With today’s post I am happy to announce the launch of the Stone Temple Consulting YouTube Channel. And, we are kicking that off with a video interview I did with Bruce Clay on a hot topic – link pruning. As you probably know, Google’s recent Penguin update focused on lowering rankings for sites that use questionable link building practices.
This is a hot topic! If you have been hit by Penguin, or are worried about future variations of the algorithm, this is a video you can’t miss. In fact, regardless of your current situation, pruning the worst links out of your profile is a rock solid idea.
- Link pruning refers to the identification and removal of unnatural, non-organic, or generally spammy links from a link profile.
- In many cases, questionable link building tactics (buying links, spamming links) can result in an eventual loss of rankings.
- In the event of a loss of rankings (or warning from Google) due to unnatural link profiles, it sometimes makes sense to investigate a link profile, find the low quality links, and send requests to their webmasters for removal.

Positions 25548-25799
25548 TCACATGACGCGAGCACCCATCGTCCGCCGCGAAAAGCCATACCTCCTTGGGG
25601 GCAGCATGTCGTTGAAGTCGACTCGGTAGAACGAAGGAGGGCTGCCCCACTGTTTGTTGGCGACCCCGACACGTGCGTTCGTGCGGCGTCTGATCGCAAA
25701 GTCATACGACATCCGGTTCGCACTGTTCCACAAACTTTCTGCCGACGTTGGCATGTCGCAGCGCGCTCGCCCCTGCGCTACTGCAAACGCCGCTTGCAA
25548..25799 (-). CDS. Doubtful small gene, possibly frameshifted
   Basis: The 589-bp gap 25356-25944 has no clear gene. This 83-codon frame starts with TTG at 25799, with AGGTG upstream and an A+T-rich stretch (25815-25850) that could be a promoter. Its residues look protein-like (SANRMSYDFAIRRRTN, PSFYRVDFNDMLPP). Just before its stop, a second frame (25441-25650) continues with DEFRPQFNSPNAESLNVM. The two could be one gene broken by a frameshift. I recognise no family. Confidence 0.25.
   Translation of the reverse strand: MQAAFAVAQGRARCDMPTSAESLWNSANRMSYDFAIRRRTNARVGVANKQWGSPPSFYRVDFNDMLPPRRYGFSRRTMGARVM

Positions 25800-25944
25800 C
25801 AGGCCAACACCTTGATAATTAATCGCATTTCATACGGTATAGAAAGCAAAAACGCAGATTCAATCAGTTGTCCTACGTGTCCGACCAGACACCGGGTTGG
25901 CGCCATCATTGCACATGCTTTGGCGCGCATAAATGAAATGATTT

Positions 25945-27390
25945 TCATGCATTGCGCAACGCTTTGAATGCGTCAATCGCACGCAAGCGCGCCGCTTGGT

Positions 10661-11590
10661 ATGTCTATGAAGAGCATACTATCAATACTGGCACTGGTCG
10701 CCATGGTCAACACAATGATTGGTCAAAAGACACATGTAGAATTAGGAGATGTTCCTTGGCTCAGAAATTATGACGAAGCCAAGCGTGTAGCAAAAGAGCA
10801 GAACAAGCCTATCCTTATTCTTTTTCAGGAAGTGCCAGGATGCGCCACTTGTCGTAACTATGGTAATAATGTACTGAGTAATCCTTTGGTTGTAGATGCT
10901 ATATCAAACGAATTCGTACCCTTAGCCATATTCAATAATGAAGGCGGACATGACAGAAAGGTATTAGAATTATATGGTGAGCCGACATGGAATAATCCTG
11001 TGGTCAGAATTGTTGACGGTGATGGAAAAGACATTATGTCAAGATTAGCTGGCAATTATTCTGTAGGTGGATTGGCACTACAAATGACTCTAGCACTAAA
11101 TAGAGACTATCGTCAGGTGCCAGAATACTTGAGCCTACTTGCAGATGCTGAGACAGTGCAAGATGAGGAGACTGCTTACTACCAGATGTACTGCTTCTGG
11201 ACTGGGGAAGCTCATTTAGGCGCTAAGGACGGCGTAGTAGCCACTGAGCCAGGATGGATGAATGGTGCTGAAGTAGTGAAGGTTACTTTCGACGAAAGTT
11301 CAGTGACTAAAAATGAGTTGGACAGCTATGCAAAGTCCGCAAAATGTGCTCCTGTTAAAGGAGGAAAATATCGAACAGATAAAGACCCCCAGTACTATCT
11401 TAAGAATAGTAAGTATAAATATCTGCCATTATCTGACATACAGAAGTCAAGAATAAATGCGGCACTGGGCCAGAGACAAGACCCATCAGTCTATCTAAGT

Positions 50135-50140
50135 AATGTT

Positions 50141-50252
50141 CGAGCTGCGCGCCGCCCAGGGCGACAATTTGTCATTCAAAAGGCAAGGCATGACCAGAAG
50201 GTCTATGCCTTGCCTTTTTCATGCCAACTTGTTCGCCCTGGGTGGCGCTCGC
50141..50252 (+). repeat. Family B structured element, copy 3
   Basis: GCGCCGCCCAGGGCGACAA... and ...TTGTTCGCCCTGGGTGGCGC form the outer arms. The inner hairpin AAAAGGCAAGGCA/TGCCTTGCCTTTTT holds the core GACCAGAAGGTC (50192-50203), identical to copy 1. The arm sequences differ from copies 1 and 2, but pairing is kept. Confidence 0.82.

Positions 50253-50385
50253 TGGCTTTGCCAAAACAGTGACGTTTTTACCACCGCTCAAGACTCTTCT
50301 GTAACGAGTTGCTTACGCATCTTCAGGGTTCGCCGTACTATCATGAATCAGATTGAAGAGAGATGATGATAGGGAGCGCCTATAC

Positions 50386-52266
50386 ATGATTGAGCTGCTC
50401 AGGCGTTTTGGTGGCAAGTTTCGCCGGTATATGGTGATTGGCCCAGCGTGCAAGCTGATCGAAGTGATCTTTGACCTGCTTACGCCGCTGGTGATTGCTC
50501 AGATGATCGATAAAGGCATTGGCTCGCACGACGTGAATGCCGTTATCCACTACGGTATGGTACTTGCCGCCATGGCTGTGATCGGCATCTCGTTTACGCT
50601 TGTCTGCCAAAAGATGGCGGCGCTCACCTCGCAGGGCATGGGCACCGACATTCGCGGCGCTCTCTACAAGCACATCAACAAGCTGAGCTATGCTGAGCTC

- Many times, getting a link removed from a webmaster can be as difficult, if not more difficult, then getting the link in the first place.
- The key to this process is persistence and communication with Google.
- Sometimes, the best you can do is send a list of the links you are trying to remove, and ask Google to discount them. Showing an effort to Google is always a good plan of action.
- When removing links, don’t expect to return to your pre-penalty rankings. You must replace the spammy links that were detected with quality links, which can sometimes be a lengthy process.
- Link pruning should be considered every month. Ask yourself: What is the bottom 5 percent of links that I have in terms of quality? How can I remove these and replace them with quality links?